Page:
Turkey has the fewest number of doctors per capita in Europe: Eurostat

Turkey, where more and more doctors are moving abroad due to poor working conditions and acts of violence, has the fewest number of doctors in Europe when the populations of the countries are taken into consideration,Turkish Minute reported, citing Eurostat data.

The data from Eurostat, the statistical office of the European Union, responsible for publishing high-quality Europe-wide statistics and indicators that enable comparisons between countries and regions, is from the year 2021.

When the number of doctors per 100,000 people is calculated, Turkey is at the bottom of the list with only 218 doctors for every 100,000 people.

Greece tops the list with 629 doctors per 100,000 people and is followed by Portugal, Austria, Norway and the Republic of Cyprus.

The Eurostat data also showed that a Turkish citizen makes an average of eight doctor visits in a year, while the frequency of doctor visits is the least in Sweden with 2.3 visits and most in Slovakia with 11.

Doctors in Turkey increasingly continue to leave the country as the Justice and Development Party (AKP) government fails to meet their demands for manageable workloads and increased security and pay.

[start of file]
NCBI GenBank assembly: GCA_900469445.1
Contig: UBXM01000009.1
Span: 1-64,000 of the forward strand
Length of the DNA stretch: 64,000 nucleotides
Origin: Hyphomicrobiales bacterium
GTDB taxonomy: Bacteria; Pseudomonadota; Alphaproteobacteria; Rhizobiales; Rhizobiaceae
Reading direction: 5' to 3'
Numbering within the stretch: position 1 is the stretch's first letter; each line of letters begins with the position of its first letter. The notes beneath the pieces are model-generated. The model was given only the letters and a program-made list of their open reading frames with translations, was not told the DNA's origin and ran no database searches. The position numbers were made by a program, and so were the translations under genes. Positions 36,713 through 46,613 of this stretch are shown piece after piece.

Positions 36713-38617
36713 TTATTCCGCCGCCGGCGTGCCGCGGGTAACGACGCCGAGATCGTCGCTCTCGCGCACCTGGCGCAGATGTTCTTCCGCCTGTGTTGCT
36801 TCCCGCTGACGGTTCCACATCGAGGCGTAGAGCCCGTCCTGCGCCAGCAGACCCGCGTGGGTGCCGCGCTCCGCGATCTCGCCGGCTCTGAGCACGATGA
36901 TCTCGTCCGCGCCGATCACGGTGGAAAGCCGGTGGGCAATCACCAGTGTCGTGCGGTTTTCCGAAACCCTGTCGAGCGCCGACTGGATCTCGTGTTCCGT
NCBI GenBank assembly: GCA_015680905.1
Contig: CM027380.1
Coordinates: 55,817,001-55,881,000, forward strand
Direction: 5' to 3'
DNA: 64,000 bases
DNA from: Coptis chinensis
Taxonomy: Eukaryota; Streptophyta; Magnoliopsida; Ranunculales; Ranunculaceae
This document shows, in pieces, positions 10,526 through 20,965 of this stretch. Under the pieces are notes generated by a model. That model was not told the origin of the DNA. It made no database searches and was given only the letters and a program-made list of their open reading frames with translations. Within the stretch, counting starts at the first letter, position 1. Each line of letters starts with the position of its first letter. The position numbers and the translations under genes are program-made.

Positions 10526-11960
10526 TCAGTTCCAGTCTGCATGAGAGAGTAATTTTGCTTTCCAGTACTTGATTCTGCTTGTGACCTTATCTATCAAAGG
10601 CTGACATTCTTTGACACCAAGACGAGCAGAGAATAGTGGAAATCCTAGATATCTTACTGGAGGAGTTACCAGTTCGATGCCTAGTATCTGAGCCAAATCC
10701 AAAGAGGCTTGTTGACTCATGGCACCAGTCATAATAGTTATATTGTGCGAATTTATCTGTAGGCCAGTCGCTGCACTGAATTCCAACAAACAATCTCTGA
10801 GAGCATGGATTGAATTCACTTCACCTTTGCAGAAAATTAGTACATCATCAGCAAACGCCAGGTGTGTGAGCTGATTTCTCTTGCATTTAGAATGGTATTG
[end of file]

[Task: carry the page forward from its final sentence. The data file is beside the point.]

Cases of physical violence against healthcare workers has become a daily occurrence across the country.

Statistics from the Turkish Medical Association (TTB) showed that a record number of 315 physicians applied for a certificate of good standing in advance of moving abroad in August.

President Recep Tayyip Erdoğan angered the medical community when he in March 2022 condemned an increasing number of Turkish doctors who were choosing to move to the private sector or go abroad for better job opportunities, saying they are free to go and that Turkey would find ways to make up for their loss.

After facing an angry reaction from the medical community, thousands of whose members took to the streets on the occasion of Medicine Day, marked every March 14 in Turkey, Erdoğan later praised the efforts of doctors, especially during the pandemic, and said, “Turkey is always in need of its doctors and is indebted to them.”

The doctors’ departures are a sad indictment of Erdoğan, who has burnished his own reputation by expanding universal health care over his 20 years in power. But the strains of the overhauls wrought by Erdoğan, in addition to those brought by the pandemic and increasing inflation, have undermined the very professionals on whom the health system depends.

There are frequent reports about long waiting periods before crucial surgeries due to the insufficient number of doctors in some hospitals.

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